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NIH Symposium: Challenges & Promise of Cell-Based Therapies
May 6, 2008
Natcher Conference Center
NIH Main Campus, Bethesda, Maryland

Session 1: Neurological Disorders

Moderator: Ronald McKay, Ph.D.; National Institute of Neurological Disorders and Stroke, NIH

Bone-Marrow Derived Stem Cells and Multiple Sclerosis
Mark S. Freedman, M.D., M.Sc.; Ottawa Health Research Institute and the University of Ottawa

Dr. Freedman began by observing that multiple sclerosis (MS) evolves over time in a phasic process; early inflammatory phases precede the neurodegenerative phase that features axonal loss and cortical atrophy. It is postulated that early inflammatory events contribute to this neurodegeneration; there is evidence of axonal loss at the beginning of the inflammatory phase. Therefore, the timing of therapy is critical to prevent disability. The clinical manifestation of disease appears as a clinically-isolated syndrome (CIS) early in the degenerative process, suggesting that a time window exists for early treatment. Nonetheless, treatment of CIS often fails to prevent progression (Kappos L, Lancet 2007;370:389-397). Because some inflammation is associated with the healing process, it is critical to apply an intervention that strikes a balance between "good" and "bad" inflammation. Bone marrow transplants plus autologous stem cell transfer was an initial approach to this issue. This strategy involves the complete removal of the diseased immune system to halt ongoing MS immune-mediated central nervous system (CNS) damage. Purified HSCs are capable of restoring a functional immune system, although the reconstituted immune system will not likely result in the redevelopment of the CNS-directed immune response. However, transplanted stem cells could feasibly induce repair.

Dr. Freedman noted that the data relevant to the fate of transplanted HSCs are quite provocative. Case studies have identified a post-transplant, non-random distribution of cells throughout the brain that suggests that transplanted cells migrate to areas of need (Mezey E, PNAS 2003;100:1364-1369). Moreover, there appears to be an absence of cell fusion (Cogle CR, Lancet 2004;363:1432-1437). It has been hypothesized that these cells may be a source of new brain cells. Although many laboratories are exploring this approach, their techniques vary (Saccardi R, Mult Scler 2006;12:814-823). Although MS represents a variety of disease types, the absolute treatment mortality rate is approximately 5%. A slightly lower mortality rate is observed in secondary-to-progressive MS cases. This lower mortality has been attributed to avoiding recent transplantation in patients who have high Expanded Disability Status Scale (EDSS) scores and screening for comorbidities that confer added risk of transplant-related infection or other side effects. (The EDSS is a composite scale that assesses a range of functional attributes [visual, brainstem, pyramidal, cerebellar, sensory, mental, and bowel/bladder]). Younger patients transplanted within five years of diagnosis show a greater chance of survival, and an analysis of available studies also suggests evidence of progression in the absence of inflammation.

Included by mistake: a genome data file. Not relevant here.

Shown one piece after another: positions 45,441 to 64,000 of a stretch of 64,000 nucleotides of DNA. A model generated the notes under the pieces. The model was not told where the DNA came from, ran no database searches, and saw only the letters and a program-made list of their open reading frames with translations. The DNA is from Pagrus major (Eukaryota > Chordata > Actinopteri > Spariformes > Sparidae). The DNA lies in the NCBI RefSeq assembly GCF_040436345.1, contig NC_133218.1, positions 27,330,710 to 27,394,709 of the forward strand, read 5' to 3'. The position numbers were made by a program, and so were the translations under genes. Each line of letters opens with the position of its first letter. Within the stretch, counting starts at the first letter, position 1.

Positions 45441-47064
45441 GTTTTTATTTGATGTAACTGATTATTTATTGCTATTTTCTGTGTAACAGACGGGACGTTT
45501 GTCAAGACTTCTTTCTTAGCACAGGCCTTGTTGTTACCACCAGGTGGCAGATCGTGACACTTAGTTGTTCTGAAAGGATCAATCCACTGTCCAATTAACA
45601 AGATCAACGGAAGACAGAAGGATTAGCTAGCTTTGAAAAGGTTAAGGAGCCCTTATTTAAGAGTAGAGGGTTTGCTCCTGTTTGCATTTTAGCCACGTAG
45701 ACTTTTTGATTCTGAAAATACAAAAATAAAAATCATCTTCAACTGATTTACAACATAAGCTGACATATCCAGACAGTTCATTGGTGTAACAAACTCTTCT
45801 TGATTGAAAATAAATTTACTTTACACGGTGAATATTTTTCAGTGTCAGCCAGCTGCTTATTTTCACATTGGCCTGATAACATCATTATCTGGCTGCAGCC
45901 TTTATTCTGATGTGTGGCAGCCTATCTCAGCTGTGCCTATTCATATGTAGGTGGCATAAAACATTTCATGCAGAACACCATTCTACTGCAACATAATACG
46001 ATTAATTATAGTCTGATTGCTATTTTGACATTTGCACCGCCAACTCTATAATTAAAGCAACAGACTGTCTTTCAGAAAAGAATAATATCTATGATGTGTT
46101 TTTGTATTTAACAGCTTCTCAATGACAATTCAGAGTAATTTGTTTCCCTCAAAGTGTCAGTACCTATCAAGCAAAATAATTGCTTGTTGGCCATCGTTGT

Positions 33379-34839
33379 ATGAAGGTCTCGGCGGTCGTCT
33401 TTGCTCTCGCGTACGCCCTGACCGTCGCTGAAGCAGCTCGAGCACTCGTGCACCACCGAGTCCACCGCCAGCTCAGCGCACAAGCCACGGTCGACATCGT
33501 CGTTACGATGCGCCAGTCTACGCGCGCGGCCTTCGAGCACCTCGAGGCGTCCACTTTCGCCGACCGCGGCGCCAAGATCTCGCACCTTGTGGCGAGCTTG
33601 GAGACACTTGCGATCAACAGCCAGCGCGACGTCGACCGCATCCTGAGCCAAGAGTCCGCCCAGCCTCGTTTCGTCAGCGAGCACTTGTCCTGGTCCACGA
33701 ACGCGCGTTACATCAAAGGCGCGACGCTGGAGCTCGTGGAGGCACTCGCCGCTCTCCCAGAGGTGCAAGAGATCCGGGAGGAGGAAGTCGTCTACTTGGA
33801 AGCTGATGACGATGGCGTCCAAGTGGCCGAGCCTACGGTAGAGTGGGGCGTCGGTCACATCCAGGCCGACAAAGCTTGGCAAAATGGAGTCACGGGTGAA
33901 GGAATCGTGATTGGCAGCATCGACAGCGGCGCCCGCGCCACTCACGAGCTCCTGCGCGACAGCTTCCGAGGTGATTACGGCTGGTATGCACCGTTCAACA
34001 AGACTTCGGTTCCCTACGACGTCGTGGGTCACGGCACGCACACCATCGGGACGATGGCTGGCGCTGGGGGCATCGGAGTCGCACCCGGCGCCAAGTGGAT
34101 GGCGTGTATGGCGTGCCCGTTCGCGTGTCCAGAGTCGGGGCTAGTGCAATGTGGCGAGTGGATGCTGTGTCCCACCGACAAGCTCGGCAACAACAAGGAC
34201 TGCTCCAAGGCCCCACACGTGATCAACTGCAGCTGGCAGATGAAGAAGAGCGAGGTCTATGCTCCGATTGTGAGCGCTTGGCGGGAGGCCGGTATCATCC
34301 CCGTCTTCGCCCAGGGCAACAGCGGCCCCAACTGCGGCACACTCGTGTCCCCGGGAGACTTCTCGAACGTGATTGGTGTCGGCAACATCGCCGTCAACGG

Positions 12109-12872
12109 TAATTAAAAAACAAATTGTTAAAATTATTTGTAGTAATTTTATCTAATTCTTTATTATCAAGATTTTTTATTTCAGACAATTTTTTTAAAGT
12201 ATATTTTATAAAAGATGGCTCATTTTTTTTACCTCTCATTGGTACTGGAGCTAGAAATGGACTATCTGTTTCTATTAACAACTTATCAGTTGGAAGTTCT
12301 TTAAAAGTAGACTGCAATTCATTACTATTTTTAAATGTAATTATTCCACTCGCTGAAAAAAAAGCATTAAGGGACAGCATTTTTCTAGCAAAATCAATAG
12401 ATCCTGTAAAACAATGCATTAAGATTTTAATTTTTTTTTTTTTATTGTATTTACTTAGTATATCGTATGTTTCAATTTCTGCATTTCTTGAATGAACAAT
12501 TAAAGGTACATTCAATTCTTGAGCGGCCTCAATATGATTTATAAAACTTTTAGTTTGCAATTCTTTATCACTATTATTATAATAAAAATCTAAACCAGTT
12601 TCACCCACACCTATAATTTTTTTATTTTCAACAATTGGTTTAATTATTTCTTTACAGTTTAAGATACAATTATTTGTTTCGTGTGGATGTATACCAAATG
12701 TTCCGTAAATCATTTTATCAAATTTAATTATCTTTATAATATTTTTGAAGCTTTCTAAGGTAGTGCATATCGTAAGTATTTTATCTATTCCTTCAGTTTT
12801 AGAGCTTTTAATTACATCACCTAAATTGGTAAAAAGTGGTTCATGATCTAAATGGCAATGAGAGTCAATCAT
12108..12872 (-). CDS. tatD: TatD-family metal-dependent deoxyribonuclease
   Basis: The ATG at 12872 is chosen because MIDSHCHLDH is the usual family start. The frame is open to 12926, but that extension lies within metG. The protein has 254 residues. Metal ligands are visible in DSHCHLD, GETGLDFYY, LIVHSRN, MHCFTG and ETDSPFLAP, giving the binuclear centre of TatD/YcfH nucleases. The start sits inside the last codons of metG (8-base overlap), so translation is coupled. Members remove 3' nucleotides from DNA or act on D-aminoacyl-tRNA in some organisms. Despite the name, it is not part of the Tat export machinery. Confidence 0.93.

Results from a recent BMT trial in patients with MS indicated no treatment failures within 65+ months of follow-up and no recorded relapses in any patient. Three patients have met the definition of sustained progression, and no gadolinium-enhancing lesion has been observed to date in any patient. Improvements are often seen after as long as two years in areas such as pyramidal and cerebellar function. It is unclear why this delayed repair is observed, although stem cells may be responsible. Using imaging techniques, changes in individual lesions can be measured over time, and changes observed thusly parallel pathologic changes. In preliminary analyses, patients who had more inflammation upon beginning treatment were more likely to benefit. Immunological analyses also revealed that Th17 cells were greatly reduced one year after treatment.

Concerns and limitations raised by this approach include the following:

  • How to tell whether the axons are still reparable (e.g., whether they will accept to be remyelinated)
  • How to determine expectations of the transplanted cells (e.g., to enact or assist in repair or to serve as a source of new renewable CNS cells)
  • What to do about the status of CNS inflammation at the time of transplant (Some degree of inflammation is necessary for remyelination and repair; transplanted cells may actually require the inflammatory environment [Foote AK and Blakemore WF. Brain 2005;128:528-539]).
  • How to determine which patients should receive these interventions and when they should receive them
  • How to track transplanted cells and prove that they are migrating to the CNS

These concerns have led to the consideration of chronic "cyclic" therapeutic approaches that allow repair to occur.

In conclusion, Dr. Freedman noted that immunoablation with autologous HSC transplantation is a viable treatment modality for MS patients with early, aggressive disease. Patient selection is critical to maximize therapeutic response and minimize toxicity. Conditioning regimens continue to improve in terms of reducing morbidity and mortality, and delayed recovery in some patients suggests endogenous repair.


One attendee asked about the hypothesis that drove the clinical study described in the presentation. Dr. Freedman noted that the study was designed to assess whether the immune system could be "rebooted" at the earliest signs of MS. The trial was not designed to assess improvement, per se, although some tissue repair was observed.

Another participant inquired about the absence of Th17 cells. Dr. Freedman noted that no Th17 cells have been observed in the patients studied, although the population is somewhat unusual in that they have delayed recovery.